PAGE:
He is 93 and frailer now, but Fred Grannis ’12 still leads an active cycling lifestyle, pumping his pedals up to 20 miles a day near his home in Pennsylvania’s Pocono Mountains. At the peak of his competitive cycling career, he ascended Mt. Washington in New Hampshire, New England’s tallest mountain.
“It took a while, but I made it to the top,” says Grannis in retrospect.
The same might be said for Grannis’ undergraduate journey. After being drafted by the U.S. Army as a Manhattan College senior in the spring semester of 1942 — just two months and 15 academic credits shy of graduation — the young veteran returned to New York nearly four years later, unable to re-register for the classes he’d left behind.
Grannis would go on to lead a full life, including going to law school and fathering three children during a 59-year marriage to his wife, Mary Turner. He accelerated through the business ranks and became the chief examiner at the New York Stock Exchange without the benefit of a college diploma. Still, without that recognizable piece of paper, there was always something missing from his portfolio of achievements.
Seventy years later, thanks to a persistent son, an understanding college administrator and the enduring grit that only a long-distance cycler could posses, Grannis closed in on another finish line.
WWII Preempts Graduation
Grannis was born in 1920, a seventh-generation American whose ancestors arrived in Connecticut in 1644, not long after the Mayflower sailed into port. The family eventually settled in Shore Acres, Staten Island, a stone’s throw from the future site of the Verrazano-Narrows Bridge.
After high school, he enrolled in Manhattan College’s satellite campus in Staten Island and, beginning junior year, became a resident student at the College’s Riverdale campus, where he was a business administration major.
In early 1942, after the attack on Pearl Harbor, thousands of college men entered the draft. Many students were able to defer their enlistments until after graduation, but for about 64 Manhattan students, including Grannis, Uncle Sam wouldn’t wait. In March, Grannis left the Riverdale campus for field artillery training on a U.S. Army base in Oklahoma.
“I’m a laid-back kind of guy, so I didn’t make too much of a fuss over it,” Grannis says.
For the next three years, Grannis would churn through officer candidate training, various flight schools and finally the U.S. Army Air Corps, where he was promoted to first lieutenant and became a B-24 bomber command pilot.
After the war, Grannis returned to Staten Island and approached Manhattan College, presuming he’d re-register for the classes he didn’t complete in the spring of 1942. But College officials told him there weren’t any slots available that fall, so his readmission would have to wait until the following semester.
“And that was the end of the conversation,” Grannis recalls. “So I went on with my life and did what was to be done. And I never held any grudges.”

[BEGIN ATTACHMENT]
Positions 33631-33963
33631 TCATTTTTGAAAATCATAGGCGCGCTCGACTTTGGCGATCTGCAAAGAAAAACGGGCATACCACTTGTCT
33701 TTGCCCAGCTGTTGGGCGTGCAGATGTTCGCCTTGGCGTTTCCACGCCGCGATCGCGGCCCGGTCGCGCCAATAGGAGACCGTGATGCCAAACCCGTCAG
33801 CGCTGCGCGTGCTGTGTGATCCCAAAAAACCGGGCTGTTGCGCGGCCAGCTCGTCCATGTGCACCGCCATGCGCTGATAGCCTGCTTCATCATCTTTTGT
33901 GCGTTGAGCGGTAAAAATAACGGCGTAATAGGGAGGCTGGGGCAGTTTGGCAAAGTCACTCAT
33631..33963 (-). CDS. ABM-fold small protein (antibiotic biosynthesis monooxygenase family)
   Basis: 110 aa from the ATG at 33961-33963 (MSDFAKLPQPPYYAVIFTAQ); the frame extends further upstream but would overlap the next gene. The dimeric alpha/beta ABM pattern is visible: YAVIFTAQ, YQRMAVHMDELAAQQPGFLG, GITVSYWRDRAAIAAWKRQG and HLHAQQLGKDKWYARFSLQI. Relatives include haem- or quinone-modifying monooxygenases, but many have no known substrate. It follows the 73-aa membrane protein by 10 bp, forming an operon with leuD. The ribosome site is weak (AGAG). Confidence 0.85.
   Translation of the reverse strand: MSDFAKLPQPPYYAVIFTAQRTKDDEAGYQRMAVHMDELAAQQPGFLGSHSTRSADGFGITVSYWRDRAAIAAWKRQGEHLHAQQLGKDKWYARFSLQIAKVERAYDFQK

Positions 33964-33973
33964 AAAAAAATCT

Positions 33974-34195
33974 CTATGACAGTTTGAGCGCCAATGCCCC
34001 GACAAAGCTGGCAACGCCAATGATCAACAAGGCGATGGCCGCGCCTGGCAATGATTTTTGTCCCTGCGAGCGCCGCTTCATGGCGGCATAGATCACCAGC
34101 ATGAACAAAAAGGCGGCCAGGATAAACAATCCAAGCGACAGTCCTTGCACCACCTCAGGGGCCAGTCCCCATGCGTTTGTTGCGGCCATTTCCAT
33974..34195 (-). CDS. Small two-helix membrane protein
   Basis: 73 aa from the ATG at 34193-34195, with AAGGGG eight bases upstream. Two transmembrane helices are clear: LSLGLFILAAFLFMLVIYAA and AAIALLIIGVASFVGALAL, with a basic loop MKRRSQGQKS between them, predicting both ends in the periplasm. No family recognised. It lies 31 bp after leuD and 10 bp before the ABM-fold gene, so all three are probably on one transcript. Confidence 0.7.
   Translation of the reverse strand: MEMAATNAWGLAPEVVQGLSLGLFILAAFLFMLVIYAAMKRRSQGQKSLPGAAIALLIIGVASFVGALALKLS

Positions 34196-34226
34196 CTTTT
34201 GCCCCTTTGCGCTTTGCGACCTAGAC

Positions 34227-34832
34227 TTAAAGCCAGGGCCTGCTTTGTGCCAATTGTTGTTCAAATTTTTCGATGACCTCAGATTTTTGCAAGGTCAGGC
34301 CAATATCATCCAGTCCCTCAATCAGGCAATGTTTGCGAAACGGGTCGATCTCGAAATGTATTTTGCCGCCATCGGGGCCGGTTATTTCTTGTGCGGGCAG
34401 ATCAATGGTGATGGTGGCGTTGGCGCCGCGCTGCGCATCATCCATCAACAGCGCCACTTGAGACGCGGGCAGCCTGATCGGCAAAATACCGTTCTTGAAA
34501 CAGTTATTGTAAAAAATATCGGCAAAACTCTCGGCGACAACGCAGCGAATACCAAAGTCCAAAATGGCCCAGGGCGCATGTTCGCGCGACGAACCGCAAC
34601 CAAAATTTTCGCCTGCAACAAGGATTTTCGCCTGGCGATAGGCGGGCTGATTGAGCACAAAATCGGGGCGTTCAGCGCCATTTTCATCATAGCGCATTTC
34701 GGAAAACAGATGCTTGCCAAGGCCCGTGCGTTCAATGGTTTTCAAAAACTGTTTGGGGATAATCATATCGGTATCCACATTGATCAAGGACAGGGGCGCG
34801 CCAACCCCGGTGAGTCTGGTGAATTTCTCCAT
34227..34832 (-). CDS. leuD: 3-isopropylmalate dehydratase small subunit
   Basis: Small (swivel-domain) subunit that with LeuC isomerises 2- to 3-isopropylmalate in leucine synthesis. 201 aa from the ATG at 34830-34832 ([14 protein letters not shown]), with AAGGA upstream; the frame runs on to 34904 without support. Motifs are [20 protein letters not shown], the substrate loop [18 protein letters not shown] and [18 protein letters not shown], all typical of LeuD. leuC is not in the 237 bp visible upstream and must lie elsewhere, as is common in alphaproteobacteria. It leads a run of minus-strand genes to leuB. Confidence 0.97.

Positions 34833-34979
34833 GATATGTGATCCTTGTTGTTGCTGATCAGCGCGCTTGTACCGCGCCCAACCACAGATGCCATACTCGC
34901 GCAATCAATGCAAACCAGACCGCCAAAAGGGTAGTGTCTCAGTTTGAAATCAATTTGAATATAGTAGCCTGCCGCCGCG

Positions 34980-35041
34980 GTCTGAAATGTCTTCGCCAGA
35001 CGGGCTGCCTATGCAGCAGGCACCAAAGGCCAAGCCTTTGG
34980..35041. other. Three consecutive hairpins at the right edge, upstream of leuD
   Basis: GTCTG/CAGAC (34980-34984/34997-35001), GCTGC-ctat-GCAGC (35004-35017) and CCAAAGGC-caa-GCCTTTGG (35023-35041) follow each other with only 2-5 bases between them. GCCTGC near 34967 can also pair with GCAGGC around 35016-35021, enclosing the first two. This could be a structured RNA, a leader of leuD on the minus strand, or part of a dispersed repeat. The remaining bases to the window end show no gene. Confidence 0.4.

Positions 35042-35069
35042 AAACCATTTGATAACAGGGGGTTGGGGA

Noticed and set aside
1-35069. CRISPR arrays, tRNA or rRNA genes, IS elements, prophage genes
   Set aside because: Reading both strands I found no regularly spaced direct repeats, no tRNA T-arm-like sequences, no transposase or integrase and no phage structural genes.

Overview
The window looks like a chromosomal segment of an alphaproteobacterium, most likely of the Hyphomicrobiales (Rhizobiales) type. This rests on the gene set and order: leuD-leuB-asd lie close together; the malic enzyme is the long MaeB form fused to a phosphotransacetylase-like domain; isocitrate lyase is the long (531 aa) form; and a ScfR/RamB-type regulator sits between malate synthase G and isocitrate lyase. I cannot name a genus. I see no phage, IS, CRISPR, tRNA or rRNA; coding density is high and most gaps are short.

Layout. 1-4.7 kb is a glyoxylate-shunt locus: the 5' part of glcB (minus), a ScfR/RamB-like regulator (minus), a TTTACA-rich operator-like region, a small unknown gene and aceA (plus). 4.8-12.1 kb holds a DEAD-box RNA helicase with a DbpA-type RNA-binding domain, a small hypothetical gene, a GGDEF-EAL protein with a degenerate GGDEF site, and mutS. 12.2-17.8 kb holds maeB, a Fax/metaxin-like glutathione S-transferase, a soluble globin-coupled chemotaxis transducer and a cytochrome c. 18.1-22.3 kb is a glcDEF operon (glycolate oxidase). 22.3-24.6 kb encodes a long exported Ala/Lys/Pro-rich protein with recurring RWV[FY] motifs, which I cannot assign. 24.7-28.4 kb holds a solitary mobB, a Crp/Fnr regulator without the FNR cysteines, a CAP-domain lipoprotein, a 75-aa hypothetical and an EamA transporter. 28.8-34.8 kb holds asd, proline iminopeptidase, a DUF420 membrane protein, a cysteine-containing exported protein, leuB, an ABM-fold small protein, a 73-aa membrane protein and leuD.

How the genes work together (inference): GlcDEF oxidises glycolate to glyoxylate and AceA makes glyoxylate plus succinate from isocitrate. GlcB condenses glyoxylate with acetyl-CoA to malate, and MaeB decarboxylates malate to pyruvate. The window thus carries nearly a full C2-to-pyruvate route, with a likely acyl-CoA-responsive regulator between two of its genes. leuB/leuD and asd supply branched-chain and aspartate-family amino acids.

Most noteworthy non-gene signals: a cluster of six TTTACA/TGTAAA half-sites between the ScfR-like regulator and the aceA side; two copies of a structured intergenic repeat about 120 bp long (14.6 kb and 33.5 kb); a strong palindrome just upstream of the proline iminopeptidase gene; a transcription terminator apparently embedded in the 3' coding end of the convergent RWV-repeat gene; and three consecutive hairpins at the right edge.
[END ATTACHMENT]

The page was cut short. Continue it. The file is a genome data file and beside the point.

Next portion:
A Son’s Idea
Three years ago, during a casual conversation with his son, Fred Grannis Jr., Grannis Sr. casually mentioned that he’d never actually graduated from Manhattan College.
“I said to myself, ‘Wow, I didn’t know that,’” Grannis Jr. recalls now. “My father had always talked about Manhattan College with such gratitude, and I assumed he’d graduated.”
Grannis Jr. knew his father was too humble to approach Manhattan College on his own, so he wrote an email to a College administrator last May, outlining his father’s story. He concluded the message with an appeal:
“This narrative history suggests that there is an opportunity for the College to recognize the contribution of those students who have served our nation in the military and were unable to return to complete their degree requirements.”
Grannis Jr.’s email was forwarded to Provost William Clyde, Ph.D. Recognizing that Grannis Sr. had completed 121 out of 136 credits, Clyde wondered whether his war-status might constitute as “life experience” for the basis of the additional credits.
“I read the son’s letter, and here is a guy about to graduate in good standing, and then Pearl Harbor happens,” Clyde recalls. “He shouldn’t be penalized for his patriotism on the precipice of graduating. He also went on to an advanced degree and successful career, doing exactly what he should have been doing with his Manhattan experience. So this was a chance to do something right, close the loop and finish what should have been.”
Clyde consulted with several other college administrators and last fall, a diploma for Frederic Winslow Grannis was drafted with a conferral date of Sept. 1, 2012. A few weeks later, it arrived in a FedEx package at Grannis’ Pennsylvania home.
Now, when he looks up from his favorite chair in his living room as he’s doing crossword puzzles or punching the keys of a laptop, Grannis sees his new diploma on the wall standing out among his other mementos.
“It’s nice to look at it,” he concedes. “And if I want to brag to somebody that I’m a college graduate, I can do that now.”